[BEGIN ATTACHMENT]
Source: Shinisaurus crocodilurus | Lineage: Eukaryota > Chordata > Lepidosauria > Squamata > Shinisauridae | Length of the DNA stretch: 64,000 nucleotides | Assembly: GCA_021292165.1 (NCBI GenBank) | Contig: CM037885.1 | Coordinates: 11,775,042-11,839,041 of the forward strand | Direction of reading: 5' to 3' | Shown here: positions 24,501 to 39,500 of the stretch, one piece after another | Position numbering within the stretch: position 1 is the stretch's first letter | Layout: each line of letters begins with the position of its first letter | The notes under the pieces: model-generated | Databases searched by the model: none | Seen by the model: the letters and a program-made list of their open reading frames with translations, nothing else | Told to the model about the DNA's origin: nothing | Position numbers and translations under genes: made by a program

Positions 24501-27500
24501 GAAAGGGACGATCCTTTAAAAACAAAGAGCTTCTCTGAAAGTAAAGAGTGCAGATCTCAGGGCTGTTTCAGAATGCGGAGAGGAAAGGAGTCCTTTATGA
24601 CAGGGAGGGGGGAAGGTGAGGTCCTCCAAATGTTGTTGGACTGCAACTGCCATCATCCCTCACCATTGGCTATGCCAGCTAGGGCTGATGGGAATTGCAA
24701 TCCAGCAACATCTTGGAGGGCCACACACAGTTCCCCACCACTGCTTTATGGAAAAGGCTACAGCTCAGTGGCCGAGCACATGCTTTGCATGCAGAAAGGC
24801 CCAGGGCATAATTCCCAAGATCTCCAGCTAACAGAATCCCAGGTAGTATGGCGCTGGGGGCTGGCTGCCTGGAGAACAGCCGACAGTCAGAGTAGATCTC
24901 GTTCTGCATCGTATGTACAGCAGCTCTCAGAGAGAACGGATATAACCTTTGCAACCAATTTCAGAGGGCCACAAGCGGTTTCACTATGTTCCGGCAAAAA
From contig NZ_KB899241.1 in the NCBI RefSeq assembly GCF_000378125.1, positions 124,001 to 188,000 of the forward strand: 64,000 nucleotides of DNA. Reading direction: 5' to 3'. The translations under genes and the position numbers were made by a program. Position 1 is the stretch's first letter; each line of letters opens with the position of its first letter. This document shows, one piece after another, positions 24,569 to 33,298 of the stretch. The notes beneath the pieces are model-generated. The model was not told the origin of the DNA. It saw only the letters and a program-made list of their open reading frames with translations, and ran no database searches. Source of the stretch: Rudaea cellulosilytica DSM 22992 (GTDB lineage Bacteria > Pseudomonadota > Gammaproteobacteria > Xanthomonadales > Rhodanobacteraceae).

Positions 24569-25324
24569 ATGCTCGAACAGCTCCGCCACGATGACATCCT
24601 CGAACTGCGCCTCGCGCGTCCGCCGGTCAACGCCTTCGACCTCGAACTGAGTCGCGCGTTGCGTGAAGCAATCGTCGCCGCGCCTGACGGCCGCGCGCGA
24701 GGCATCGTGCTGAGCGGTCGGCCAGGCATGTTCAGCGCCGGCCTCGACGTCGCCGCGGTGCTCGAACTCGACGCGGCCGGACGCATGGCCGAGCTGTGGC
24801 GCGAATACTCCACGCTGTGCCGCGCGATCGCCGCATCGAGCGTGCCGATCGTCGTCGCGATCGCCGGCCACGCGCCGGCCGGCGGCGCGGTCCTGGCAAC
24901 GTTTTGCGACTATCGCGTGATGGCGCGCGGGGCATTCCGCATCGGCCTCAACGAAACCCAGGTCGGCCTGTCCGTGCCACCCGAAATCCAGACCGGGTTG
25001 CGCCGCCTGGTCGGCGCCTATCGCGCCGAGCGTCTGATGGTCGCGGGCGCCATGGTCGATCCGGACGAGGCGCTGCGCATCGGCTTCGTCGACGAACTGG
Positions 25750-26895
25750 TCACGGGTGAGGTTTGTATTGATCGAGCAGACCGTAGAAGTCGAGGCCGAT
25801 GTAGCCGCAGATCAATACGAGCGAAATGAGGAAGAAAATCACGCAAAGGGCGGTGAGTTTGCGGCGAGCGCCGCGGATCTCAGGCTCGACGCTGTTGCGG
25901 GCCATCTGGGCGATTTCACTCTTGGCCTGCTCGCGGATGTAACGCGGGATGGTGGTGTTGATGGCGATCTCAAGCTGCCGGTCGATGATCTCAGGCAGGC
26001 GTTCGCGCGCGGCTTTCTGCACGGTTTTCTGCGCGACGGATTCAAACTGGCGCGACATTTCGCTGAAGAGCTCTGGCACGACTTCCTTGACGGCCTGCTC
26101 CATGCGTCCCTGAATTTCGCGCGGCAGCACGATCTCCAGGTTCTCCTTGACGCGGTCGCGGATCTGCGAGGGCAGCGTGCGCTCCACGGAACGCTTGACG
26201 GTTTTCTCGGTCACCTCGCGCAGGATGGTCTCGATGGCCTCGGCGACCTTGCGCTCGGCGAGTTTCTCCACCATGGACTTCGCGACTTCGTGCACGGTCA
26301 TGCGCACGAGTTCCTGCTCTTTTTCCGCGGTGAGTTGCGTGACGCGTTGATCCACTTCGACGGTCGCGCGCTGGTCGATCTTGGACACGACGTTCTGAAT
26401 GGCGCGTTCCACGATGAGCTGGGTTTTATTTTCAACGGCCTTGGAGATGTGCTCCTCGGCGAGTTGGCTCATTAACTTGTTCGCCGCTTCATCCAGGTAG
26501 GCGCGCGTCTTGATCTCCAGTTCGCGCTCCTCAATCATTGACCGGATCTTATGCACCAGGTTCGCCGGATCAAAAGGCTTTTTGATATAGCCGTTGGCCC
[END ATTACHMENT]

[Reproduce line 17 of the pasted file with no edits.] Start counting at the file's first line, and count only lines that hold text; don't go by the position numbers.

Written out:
25750 TCACGGGTGAGGTTTGTATTGATCGAGCAGACCGTAGAAGTCGAGGCCGAT